The Ute tribespeople of Utah and Colorado also use a bear in their spring ritual of a special bear dance that celebrates mating and fertility. The Hopis celebrate spring and call for rain with the flute ceremony, the snake dance and the Niman Katchina dance, which draws spirits out of the mountains to visit rain upon the crops. The eagle dance, common among many tribes, encourages the bird to carry their request for rain to the gods.  

The Saxon lunar goddess Eostre enjoyed a feast in her honor on the first full moon after the equinox, when she is believed to mate with the sun god, producing a child in nine months, at the winter solstice. Similar beliefs surround the ancient goddesses Ishtar, Isis and Inanna, all worshiped for their reproductive powers, and all invoking mythology around death and rebirth. Both the Persian tradition and Eostre the moon goddess likely led to the stories in the Book of Esther. The Romans celebrated Mithras, who was born at the winter solstice, then resurrected in the spring to lead those who worshiped him to the realm of light after death. (Sound familiar?) You can see how all these early rituals resembled each other, and how easily they were assimilated into the Christian tradition. That is because all the primary civilizations evolved along a similar path — with the possible exception of pre-Columbian Mesoamerica.

Within a very short 200-year reign, the Aztecs incorporated the rituals of preceding cultures into one amazing year-round demonstration of thanks-giving. Ingrained in their everyday existence was the belief that the earth continued its cycles as a direct result of blood offered to their pantheon. Crops succeeded, rain fell, the sun rose and the stars twinkled only if blood was spilled. Xipe Totec, one of several fertility gods, is also known as (brace yourself) “the flayed one.” Thanks to him, springtime transforms the earth’s dead brown skin into new fertile green skin. Just to be on the safe side, they celebrated Xipe Totec by wearing the skin of sacrificial victims (sometimes captives, sometime willing participants). To these early cultures, sacrifice was not a violent, brutal act, but merely reciprocity for the sacrifice made by the gods during the birth of the fifth sun, when the earth as we know it was created. Like a cosmic thank-you note — written with the blood of your neighbor.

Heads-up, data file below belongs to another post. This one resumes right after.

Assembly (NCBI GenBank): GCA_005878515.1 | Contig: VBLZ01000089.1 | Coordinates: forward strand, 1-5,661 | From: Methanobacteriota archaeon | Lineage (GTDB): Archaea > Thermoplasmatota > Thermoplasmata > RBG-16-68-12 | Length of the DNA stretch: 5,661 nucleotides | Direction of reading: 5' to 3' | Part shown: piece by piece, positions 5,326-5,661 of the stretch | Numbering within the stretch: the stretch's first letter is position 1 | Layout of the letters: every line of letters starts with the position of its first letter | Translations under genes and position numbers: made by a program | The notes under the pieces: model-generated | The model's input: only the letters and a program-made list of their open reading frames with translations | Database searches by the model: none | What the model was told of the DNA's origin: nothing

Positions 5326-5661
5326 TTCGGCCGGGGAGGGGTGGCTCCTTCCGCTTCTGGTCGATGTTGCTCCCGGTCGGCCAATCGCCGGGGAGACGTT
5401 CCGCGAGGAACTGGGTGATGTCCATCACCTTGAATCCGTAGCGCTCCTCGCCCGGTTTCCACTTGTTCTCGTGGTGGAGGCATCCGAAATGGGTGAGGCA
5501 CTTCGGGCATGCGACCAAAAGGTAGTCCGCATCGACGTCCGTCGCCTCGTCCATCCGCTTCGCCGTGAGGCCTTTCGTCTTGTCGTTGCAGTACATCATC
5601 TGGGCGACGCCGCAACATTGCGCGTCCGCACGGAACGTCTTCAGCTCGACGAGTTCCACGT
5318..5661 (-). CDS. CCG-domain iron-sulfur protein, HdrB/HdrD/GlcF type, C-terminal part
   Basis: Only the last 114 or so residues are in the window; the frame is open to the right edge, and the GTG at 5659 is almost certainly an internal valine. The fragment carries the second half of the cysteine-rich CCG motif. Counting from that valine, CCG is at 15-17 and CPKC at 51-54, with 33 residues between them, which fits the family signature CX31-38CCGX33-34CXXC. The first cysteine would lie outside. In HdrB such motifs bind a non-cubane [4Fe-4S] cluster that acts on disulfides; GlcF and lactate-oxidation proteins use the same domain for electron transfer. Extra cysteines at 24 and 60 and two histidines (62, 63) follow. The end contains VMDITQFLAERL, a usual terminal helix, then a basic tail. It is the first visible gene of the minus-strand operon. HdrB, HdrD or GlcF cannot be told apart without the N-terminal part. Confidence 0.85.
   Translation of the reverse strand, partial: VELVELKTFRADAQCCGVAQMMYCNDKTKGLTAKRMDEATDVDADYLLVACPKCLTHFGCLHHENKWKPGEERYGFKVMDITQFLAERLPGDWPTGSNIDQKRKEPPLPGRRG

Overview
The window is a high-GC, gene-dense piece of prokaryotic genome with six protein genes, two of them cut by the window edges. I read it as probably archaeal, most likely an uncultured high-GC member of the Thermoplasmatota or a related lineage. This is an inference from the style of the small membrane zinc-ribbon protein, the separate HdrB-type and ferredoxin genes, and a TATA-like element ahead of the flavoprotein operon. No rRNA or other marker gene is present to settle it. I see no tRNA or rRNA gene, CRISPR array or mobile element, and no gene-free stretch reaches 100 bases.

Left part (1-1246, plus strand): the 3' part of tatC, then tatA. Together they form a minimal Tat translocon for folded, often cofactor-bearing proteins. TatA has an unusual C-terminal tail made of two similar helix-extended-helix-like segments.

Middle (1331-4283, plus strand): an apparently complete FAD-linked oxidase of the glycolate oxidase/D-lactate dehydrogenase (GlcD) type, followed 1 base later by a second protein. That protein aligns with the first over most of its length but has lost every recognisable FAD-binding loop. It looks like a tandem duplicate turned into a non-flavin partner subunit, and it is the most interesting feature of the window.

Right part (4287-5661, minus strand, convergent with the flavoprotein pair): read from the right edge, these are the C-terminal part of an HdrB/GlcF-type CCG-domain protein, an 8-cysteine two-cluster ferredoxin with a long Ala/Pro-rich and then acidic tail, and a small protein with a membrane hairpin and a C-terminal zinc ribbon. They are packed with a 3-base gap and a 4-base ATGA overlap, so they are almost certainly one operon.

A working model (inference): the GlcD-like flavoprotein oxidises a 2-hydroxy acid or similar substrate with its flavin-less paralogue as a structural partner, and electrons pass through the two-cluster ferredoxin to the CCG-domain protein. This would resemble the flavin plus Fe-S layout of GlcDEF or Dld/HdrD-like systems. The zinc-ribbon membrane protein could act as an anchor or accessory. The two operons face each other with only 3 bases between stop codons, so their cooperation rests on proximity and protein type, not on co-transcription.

Our modern rituals do little to ensure we will have an abundant harvest. We don’t use them to ensure continuous water resources. We don’t think about the farmer’s well-being, or migrant workers’ rights. We worry less about whether or not our neighbors are fed than we do that someone might be cheating the food stamp system. We pay little attention to what we have done to the earth, and how our future generations will feed themselves.  Really, we just expect our food to be there and become indignant when the store runs out of our favorite kale chips. If we look back through history and compare ourselves to our ancestors, we look awfully foolhardy. 

Lest I be accused of launching a war on Easter, let me say that I still color eggs and put a carrot by the hearth for the bunny to snack on when he drops down the chimney to deliver his basket. (Everyone does that, right?) Still, the thing these ancient rites share, and what our modern rites lack, is gratitude to nature. So as you nibble on those Cadbury fertility icons, thank the moon goddess, ask the eagles for rain, turn off your backyard sprinkler and don’t forget your canvas tote bags.  

Leslie Bilderback, a certified master baker, chef and author of Mug Cakes: 100 Speedy Microwave Treats to Satisfy your Sweet Tooth (St. Martin’s Press), lives in South Pasadena and teaches her techniques online at culinarymasterclass.com.